One thing is clear to us: No matter how the current financial crisis ends, it is obvious that the world will be a different place afterwards. There needs to be a complete reassessment of the role of financial markets and approaches to their regulation and to international cooperation in this realm. It is already clear now that the ideology of deregulation of the financial sector as a means of increasing its effectiveness reached a dead-end. Approaches to liberalization of capital transactions also need to be re-examined in view of the destabilizing effect that emerging market economies may experience as a result of large-scale capital inflows as well as similarly massive outflows for reasons arising exclusively from external circumstances. We need to figure out whether the principles of targeting inflation without taking asset prices into account were correct, and analyze the reasons for the appearance of excess global liquidity and the occurrence of speculative "bubbles."
The system of economic and financial regulation currently in place falls short of the one needed for the development of the world economy in the context of globalization.
The performance of the world economy is too dependent on the financial and economic policies of a few countries and clearly places many of its participants at a disadvantage. The existing mechanisms for the coordination of financial and economic policies are not working properly. It also seems that the Bretton Woods institutions are reacting more to accomplished facts rather than playing an active coordinating role in strengthening the international financial architecture. And this is in spite of the fact that maintaining global financial stability was at the center of attention of the Bretton Woods institutions following the crises of the 1990s.
In this connection, we support the idea proposed by the World Bank President Robert Zoellick to establish a New Multilateral Network for a New Global Economy, within the framework of which a new steering group could be created. We believe that this approach will allow us to strengthen the stability of the international financial architecture through the design of effective mechanisms for the coordination of financial and economic policies, and thus to be more successful in addressing other global problems, such as combating adverse climate changes.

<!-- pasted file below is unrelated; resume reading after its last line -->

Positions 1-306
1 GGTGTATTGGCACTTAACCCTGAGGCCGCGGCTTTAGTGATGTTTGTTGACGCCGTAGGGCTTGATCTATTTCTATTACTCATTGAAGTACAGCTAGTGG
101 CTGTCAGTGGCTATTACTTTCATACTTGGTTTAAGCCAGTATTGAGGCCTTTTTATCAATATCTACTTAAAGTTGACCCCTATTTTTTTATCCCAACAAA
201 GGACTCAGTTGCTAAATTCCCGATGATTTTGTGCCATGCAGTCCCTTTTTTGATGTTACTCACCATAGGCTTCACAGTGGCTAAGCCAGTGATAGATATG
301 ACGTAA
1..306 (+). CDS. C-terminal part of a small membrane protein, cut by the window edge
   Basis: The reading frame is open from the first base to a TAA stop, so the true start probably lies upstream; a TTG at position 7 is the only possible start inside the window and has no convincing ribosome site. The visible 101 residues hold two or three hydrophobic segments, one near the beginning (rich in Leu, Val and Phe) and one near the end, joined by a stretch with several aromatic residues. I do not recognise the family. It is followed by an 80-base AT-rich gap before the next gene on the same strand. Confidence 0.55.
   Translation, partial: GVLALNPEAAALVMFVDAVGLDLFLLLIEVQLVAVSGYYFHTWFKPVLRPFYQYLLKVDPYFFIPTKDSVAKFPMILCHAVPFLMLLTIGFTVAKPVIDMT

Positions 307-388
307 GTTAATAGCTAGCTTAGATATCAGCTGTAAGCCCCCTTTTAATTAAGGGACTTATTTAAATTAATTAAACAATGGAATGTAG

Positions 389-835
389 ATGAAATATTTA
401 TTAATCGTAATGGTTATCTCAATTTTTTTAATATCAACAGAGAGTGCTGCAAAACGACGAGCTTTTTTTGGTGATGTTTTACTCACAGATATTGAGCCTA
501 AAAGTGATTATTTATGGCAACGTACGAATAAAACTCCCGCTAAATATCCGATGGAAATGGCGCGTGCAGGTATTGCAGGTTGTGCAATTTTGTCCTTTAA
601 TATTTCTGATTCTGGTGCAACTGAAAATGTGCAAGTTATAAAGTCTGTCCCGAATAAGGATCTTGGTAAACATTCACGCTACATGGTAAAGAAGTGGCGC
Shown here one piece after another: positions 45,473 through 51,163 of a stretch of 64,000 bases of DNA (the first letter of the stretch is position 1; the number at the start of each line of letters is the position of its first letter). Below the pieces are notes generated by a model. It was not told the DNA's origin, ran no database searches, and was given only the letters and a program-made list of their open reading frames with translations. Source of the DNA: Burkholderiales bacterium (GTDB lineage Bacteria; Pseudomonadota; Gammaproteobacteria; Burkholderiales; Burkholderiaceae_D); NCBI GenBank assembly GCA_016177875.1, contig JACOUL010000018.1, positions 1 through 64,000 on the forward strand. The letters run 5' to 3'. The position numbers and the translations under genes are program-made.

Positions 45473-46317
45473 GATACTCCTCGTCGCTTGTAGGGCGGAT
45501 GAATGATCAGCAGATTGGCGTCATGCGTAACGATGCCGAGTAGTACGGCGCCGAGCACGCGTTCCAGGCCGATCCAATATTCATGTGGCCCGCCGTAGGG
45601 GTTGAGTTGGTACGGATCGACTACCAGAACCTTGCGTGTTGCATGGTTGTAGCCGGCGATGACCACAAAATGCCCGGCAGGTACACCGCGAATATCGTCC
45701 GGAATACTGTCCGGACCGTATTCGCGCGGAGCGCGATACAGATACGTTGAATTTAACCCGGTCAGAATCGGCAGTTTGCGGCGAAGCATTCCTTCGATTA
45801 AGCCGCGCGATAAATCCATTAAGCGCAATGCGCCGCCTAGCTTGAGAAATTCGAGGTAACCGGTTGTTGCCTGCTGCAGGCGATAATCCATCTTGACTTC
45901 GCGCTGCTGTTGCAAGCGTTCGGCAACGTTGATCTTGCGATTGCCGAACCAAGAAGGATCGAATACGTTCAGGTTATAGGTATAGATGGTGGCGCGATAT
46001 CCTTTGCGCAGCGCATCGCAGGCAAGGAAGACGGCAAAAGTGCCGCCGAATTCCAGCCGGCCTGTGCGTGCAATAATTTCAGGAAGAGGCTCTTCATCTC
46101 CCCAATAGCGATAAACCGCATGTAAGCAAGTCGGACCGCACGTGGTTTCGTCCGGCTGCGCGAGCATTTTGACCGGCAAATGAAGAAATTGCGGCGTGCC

We believe that the World Bank and the IMF can and should play an important role in setting up these mechanisms. We also believe that the Bretton Woods institutions, and the IMF in particular, should devote more attention to the oversight of financial and economic policies of large advanced countries, which have demonstrated serious weaknesses. Thought should be given to comprehensive measures aimed at minimizing contagion across countries so as to reduce the high price that emerging market and developing countries are forced to pay for crises that arise through no fault of their own.
We believe that it is not possible to strengthen the role of the Bretton Woods institutions and increase their legitimacy without profound changes in their governance. These changes should lead to a genuine increase in the voice, influence, and participation of emerging market and developing countries in the decision-making process. In this regard, the recent quota and voice reform that was carried out at the IMF was clearly inadequate. These countries should be assigned a larger role within the World Bank and the IMF, both by increasing the number of votes they hold and by expanding their participation in the management and staff, based on fairness and transparency. We should stress that an increase in the voice and representation of individual emerging market and developing countries should not take place at the expense of reducing the votes of other countries in this same group.